[Allow me to set the scene: Emilia and her mother are visiting a family friend, Xenia, who owns a coffee shop down the street called Brewed Awakenings. Emilia suspects that Xenia's care is the only reason she survived infancy. She also suspects that Xenia spikes the coffee with Vicodin and hides cocaine in the coffee bags back in the kitchen. She's probably right on both accounts.]
Xenia beckoned us in, a bright white grin splitting her face into happy angles.
"Madelaine! Madelaine Elle, you come sit down right now and tell me why you haven't stepped through these doors in four weeks!" If she could have stomped her foot, she probably would have - but of course, she didn't want to damage the four and three-quarter inches stiletto heels enclosing her feet in bright, cherry red leather.
Also, it had been four weeks and three days.
Fact: Any average, or even above average, coffee shop slash café business (that isn't Starbucks) can't possibly make the owner enough money to buy a new pair of seven hundred dollar shoes whenever one catches her fancy. Then again, I suppose cocaine is easy enough to hide in giant coffee bean bags. Does coffee impair dogs' sense of smell? That would explain so much.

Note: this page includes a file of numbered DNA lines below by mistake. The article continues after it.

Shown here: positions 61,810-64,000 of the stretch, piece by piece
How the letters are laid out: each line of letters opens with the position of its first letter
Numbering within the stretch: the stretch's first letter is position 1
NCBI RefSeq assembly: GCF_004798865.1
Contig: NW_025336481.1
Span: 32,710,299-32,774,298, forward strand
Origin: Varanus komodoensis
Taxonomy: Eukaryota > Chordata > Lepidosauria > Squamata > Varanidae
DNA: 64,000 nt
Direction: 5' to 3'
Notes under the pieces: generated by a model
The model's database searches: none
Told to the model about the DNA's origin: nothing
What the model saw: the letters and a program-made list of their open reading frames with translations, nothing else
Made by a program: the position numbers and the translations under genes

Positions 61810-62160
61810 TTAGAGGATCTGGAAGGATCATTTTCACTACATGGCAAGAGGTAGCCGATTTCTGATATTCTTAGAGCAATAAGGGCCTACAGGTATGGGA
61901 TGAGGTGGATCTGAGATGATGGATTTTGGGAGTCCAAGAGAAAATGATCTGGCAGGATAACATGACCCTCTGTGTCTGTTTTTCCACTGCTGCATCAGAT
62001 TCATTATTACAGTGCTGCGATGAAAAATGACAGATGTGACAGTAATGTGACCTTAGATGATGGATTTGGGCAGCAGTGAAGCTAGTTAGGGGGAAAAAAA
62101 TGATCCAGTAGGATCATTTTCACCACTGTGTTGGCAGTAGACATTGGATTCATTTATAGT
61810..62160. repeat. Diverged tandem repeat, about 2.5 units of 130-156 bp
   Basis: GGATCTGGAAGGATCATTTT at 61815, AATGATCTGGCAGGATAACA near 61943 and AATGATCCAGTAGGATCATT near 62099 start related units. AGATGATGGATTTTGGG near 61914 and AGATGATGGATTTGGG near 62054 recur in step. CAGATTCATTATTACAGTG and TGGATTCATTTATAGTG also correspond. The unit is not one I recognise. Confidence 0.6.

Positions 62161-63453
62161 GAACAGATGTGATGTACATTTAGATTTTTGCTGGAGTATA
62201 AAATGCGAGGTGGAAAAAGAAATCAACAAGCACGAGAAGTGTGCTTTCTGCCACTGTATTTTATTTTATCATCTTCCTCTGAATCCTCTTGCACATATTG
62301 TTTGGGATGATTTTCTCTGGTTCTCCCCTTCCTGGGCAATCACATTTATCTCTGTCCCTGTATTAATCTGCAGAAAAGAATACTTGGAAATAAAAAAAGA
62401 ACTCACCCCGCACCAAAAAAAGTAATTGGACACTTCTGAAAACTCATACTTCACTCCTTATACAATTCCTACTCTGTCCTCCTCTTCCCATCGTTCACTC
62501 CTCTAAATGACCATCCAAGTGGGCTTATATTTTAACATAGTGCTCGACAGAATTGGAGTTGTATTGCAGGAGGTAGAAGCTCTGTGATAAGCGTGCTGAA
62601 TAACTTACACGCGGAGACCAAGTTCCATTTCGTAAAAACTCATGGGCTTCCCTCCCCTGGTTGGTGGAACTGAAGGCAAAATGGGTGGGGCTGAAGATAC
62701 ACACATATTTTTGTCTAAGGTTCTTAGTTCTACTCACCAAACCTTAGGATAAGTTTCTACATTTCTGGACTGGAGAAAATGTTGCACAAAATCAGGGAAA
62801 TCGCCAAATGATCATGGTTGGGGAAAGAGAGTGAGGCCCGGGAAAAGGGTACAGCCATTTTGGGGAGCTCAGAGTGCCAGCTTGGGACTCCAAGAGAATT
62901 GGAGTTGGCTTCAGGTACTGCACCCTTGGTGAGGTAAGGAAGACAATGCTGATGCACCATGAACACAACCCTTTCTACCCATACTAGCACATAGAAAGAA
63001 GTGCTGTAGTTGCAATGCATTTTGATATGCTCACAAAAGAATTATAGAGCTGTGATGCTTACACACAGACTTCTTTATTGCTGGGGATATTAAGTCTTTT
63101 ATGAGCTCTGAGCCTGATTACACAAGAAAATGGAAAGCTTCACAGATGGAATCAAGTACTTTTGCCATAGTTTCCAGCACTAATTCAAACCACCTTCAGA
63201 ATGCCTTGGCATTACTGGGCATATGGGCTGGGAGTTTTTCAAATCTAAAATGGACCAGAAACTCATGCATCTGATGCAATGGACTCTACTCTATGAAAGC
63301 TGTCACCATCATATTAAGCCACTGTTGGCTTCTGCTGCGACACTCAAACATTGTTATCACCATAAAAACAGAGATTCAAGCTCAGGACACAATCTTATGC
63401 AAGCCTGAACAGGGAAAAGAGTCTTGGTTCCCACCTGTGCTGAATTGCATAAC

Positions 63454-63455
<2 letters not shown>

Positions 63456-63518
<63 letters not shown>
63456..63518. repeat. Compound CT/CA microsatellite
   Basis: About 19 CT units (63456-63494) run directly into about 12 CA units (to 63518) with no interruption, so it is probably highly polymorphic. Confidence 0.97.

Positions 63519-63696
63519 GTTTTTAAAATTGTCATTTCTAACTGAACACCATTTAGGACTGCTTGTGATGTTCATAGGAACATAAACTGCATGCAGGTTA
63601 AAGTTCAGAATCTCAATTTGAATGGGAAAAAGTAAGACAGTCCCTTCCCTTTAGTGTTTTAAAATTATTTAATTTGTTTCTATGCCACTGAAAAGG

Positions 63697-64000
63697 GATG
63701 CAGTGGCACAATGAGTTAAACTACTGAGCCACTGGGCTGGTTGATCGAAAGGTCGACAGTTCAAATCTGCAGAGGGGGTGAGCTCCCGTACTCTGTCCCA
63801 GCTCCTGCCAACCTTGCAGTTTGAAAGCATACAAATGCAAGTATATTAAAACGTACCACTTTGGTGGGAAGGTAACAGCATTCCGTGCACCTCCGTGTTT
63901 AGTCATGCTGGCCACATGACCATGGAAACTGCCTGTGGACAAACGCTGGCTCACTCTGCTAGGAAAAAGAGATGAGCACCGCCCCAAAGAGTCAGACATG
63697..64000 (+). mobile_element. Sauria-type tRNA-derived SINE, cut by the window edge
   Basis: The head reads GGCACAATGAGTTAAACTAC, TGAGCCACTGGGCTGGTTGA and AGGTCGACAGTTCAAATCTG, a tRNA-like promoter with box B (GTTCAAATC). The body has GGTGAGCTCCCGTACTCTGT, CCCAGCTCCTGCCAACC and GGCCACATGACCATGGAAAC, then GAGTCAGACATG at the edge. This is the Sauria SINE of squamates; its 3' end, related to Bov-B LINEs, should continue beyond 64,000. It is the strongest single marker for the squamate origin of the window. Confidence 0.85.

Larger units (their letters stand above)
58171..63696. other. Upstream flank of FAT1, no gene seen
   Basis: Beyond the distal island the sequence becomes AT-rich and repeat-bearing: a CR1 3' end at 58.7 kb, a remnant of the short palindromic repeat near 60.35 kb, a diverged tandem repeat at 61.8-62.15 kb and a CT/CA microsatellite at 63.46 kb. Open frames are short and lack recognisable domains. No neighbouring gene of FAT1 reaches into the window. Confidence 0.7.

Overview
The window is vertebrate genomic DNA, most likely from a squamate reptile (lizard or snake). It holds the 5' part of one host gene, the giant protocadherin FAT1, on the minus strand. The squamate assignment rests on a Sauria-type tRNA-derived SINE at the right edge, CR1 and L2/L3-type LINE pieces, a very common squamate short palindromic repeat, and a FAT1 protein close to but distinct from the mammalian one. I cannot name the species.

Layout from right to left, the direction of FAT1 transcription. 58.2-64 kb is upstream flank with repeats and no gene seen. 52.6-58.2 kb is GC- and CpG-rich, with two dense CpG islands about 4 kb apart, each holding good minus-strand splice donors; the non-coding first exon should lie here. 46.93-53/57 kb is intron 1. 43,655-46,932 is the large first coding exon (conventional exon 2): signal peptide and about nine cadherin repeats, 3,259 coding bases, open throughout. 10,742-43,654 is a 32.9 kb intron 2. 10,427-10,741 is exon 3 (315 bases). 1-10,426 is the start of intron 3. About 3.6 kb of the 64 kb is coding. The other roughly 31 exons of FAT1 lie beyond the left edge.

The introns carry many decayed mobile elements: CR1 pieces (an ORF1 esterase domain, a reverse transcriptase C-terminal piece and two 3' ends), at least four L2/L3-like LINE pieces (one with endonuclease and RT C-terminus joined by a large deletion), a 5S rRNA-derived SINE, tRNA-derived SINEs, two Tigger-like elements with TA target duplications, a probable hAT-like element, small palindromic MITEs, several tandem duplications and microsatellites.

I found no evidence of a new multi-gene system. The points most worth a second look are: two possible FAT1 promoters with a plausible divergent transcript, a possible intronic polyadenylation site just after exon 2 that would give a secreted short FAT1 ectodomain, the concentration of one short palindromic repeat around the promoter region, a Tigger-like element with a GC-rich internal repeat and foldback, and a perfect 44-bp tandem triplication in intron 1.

Another fact: My mother's name wasn't actually Madelaine Elle. It was Madelaine L., which is how it was presented on all her novels. Madelaine L. Grey, novelist extraordinaire. My mother, though selfish in the extreme at times, never really liked to talk about herself (though she frequently talked to herself), and so I had never been told what the "L" stood for. I supposed I must have asked at some point, but no answer. And I had no grandparents, who might have called my mother - their daughter - by her full name at times. I'm sure my mother was fine with that, though. She enjoyed her air of mystery too much, I supposed, to give away even one petty secret.
Oh my god, had she killed her parents so they wouldn't tell anyone her middle name? Was that why my life was significantly lacking any grand parental figures? The saddest part was, I felt only mildly surpr—
Shut up, Emilia. Now you've used up your one conspiracy theory for the day. Good job.
Back to Xenia's shop. No, go on. Go. Tell the story.
My mother bent down to hug her friend, who, despite the impressive heel height, was still considerably shorter than my mum. When Xenia's possibly mock but probably not glare of irritation didn't fade, my mother spoke.
"I'm sorry, Xenia, but I've been busy." Xenia raised a perfect dark eyebrow, arms crossed. "Okay, well, I've been writing. Which is the same thing as being busy, except more important. And involving less movement. Sometimes. It's also the reason I need coffee right now. Got any of that Columbian blend?"
Columbian blend? That had to be code for something.